It begins with a breakup that takes all night.
Is this normal? I’m not sure. This is my first breakup, because this was my first relationship (sorry, high school boyfriends, but you don’t count. I still treasure the poems I wrote about missing looking at your dirty Converse sneakers under the table during biology class), and I was under the impression that it would be a lot cleaner than this.
But it’s not, and we’re in a hotel room in Palo Alto, and it’s midnight and there is nowhere I can possibly go and nothing I can possibly do but stay here and listen to my sandcastle of a long-distance romance—with a man nine years my senior and polar opposite from me in every way including, it’s becoming apparent, those that mattered (the literary merits of Haruki Murakami, bacon as a food group, the frequency with which one should sharpen one’s knives)—crumble.
i. the tracks of my tears
The sun rises the next morning. There is nothing to do but shower and venture back into the world of the living, and so I do, fumbling as I wedge my contact lenses in between my swollen eyelids and painting my dark circles over with a heavy coat of foundation.
I am not one to wallow in my bed. I got that out of my system years ago, during my third, wasted semester of college, and now come hell or high water or surprise all-night breakup session I will participate in the world, puffy eyes be damned.
And so this morning, when the sun rises and I confirm that this was not a dream, I get out of bed and I shower and I grit my teeth and I embark on what I have come to think of as “the North American crying tour.” I must make it through one day at the office and one overnight flight from San Francisco to Atlanta and just to hammer one last nail in the coffin housing my dignity, a commuter flight from Atlanta to D.C. at 7 A.M. It occurs to me that someday I am going to find this funny. It might even be funny already.
I make it through a solid three hours, a testament to the power of business email to dull anyone’s senses to the point that they can no longer experience normal human feelings. At 11:30 A.M., I run out of email, and I cry in the basement of my software company’s hip Palo Alto headquarters, face first in a synthetic leather IKEA couch next to a foosball table. I pray that none of the engineers decide that they need an 11:30 A.M. foosball tournament to get their creative juices flowing. I’m not sure they understand crying. (This is a generalization, I know. Engineers have feelings too. You’ve seen the iPhone 6 lines.)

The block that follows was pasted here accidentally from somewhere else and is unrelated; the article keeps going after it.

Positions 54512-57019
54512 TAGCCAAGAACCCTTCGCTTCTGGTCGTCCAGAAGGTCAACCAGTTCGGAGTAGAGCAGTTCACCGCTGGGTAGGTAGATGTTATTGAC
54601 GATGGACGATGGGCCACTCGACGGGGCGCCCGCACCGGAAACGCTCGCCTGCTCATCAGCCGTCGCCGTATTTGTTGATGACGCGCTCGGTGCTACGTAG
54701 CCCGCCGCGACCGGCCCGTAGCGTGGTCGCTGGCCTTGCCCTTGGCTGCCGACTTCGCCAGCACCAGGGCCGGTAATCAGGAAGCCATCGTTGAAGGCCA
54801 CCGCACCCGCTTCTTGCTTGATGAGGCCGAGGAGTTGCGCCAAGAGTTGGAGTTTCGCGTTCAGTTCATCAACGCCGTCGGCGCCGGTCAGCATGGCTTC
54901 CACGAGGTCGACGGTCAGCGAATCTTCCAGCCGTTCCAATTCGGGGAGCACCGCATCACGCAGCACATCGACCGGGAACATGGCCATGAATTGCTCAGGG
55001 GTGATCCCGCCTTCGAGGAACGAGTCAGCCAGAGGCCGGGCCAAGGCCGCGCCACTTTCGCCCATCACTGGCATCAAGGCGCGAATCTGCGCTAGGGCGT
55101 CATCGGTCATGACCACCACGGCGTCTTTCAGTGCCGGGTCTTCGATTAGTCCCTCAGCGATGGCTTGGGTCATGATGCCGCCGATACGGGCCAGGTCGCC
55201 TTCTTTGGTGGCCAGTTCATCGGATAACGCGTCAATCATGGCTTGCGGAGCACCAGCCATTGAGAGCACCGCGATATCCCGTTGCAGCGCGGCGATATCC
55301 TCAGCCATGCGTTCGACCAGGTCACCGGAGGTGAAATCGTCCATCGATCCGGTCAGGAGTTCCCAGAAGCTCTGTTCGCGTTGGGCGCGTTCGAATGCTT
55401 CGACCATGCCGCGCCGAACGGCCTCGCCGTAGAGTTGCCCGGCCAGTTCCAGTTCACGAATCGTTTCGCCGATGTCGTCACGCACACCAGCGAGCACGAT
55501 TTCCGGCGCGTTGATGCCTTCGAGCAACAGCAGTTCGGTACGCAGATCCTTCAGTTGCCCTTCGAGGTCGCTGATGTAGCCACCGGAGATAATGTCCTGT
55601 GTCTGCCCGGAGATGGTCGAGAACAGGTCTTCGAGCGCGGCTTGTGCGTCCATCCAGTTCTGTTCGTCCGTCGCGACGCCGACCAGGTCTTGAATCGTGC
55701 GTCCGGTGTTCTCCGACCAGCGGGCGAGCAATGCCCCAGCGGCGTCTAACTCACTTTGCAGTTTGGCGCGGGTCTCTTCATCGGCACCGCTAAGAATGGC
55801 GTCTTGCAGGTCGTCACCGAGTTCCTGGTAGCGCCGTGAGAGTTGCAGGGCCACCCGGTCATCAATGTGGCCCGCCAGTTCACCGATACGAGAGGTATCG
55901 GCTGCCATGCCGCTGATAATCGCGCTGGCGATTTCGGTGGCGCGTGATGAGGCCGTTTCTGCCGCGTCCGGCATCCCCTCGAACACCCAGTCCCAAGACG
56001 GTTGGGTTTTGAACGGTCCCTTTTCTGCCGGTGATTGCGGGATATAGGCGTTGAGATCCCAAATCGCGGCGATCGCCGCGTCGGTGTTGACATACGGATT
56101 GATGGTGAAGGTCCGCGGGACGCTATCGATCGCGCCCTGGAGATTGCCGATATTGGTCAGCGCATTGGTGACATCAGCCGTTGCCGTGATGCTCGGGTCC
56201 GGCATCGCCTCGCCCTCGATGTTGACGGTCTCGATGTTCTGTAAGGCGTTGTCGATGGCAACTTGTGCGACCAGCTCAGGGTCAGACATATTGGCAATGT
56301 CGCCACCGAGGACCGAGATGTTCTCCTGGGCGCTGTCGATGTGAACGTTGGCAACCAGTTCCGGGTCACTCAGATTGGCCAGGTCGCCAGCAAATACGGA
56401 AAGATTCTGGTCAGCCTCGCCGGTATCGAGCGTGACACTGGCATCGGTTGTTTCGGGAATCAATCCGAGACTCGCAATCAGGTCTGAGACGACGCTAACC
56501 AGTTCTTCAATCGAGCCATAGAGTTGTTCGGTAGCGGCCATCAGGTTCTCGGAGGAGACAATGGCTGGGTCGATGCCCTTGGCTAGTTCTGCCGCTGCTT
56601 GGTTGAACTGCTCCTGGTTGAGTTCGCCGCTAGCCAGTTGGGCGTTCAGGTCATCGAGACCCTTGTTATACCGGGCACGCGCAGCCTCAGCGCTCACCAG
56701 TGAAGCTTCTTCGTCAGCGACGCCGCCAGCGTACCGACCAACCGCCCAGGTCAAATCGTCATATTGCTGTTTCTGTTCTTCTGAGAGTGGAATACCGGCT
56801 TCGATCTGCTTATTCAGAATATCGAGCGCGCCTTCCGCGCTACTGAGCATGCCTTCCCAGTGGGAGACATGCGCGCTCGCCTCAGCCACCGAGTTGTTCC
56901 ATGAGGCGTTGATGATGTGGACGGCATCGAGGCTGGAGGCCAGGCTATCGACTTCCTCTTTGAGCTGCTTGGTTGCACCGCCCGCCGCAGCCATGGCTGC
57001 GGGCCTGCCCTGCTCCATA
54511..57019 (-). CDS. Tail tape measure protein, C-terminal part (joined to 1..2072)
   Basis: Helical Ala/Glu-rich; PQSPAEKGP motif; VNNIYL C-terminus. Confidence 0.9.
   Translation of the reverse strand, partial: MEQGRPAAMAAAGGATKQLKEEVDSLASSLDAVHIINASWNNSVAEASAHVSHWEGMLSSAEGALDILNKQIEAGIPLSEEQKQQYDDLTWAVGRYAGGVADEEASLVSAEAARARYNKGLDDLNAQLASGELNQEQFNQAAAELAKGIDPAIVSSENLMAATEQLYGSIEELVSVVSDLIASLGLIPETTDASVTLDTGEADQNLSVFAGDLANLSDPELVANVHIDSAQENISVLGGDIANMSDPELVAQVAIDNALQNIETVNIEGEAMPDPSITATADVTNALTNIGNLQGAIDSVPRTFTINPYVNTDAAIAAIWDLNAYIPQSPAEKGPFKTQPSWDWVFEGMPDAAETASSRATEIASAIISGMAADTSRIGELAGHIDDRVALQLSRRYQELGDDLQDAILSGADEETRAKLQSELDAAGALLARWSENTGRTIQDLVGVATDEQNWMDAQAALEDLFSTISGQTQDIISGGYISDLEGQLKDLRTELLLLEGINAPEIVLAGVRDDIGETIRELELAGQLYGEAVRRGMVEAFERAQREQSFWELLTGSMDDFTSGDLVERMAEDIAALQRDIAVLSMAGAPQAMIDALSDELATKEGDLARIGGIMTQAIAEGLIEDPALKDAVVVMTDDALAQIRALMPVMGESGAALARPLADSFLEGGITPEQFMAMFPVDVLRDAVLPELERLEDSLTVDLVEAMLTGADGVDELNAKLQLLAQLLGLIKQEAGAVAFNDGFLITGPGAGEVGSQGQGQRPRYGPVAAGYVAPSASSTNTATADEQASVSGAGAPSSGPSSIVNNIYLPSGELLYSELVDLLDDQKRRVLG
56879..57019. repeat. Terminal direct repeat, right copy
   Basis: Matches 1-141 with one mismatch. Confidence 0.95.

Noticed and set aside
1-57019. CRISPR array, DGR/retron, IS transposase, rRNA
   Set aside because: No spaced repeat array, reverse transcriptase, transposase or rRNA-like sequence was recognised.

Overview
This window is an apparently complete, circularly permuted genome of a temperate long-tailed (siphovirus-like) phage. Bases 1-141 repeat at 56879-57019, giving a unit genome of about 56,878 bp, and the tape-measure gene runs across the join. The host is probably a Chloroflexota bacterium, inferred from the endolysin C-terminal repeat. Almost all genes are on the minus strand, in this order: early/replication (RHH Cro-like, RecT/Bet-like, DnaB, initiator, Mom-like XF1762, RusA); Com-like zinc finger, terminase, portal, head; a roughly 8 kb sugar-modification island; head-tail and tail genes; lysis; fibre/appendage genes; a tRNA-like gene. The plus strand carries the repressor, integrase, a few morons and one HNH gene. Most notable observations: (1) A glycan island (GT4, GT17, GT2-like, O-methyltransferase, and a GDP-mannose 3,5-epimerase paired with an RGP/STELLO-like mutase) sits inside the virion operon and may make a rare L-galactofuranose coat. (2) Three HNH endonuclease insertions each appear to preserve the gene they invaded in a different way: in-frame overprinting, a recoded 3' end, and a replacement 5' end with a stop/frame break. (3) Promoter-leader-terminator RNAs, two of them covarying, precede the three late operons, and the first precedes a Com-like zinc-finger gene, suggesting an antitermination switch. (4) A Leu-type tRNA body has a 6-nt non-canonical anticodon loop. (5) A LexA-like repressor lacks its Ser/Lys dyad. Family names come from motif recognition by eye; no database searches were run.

At 5:30, I go to SoulCycle. At 6:07 or so, I begin to cry in SoulCycle. I continue to cry in SoulCycle, in part because I’m sad and the instructor keeps shouting inspirational things about how I’m a warrior and a rockstar but really I’m just a leaky faucet, and in part because I am now one of those assholes who writes essays for SoulCycle’s Twitter feed about how SoulCycle transformed them from a leaky faucet into a functional human.
I leave SoulCycle with an endorphin high that propels me through one last tortured farewell with him in an airless hotel room and to the airport and through the boarding process and into a seat and through the air until we get somewhere over the mountains, when it occurs to me that I haven’t slept in a day and a half and that the relationship I spent the past year of my life cultivating has crumbled like a sandcastle and also that the music on my iPod is all from high school and not only is it depressing, but it’s also kind of embarrassingly bad. I take another Xanax and turn up the Dashboard Confessional because I’m on an airplane and there’s really nothing else I can do about my life at this point.
I land in Atlanta and stagger toward the gate where I will board a commuter jet to my final destination. The boarding area is full of fat white men in business suits who look like they are off to D.C. to lobby for the NRA. I look haggard. Red-eye flights are cruel. Red-eye flights are crueler when you’ve spent most of the previous day wallowing in your own angst. I feel like the Michelin Man.
The airplane to D.C. is smaller than I like and freezing. I grab a blanket that some previous passenger has abandoned on a seat, probably after contaminating it with Ebola, and wrap myself in it. I curl into my window seat. I thank Airplane Jesus for granting me this window seat. I begin to cry silently into my neck pillow. It occurs to me that this may be my nadir: wrapped like a burrito in a stolen blanket that is probably contaminated with, at the very least, the common cold, on a commuter flight to D.C. surrounded by fat white men in business suits, sobbing like the world has ended with my face molded involuntarily into my best “I Love Lucy” crying face.
The woman next to me orders a bottle of wine and drinks the whole thing between 7:20 and 8:00 A.M. I want to hug her. I don’t, but I want to.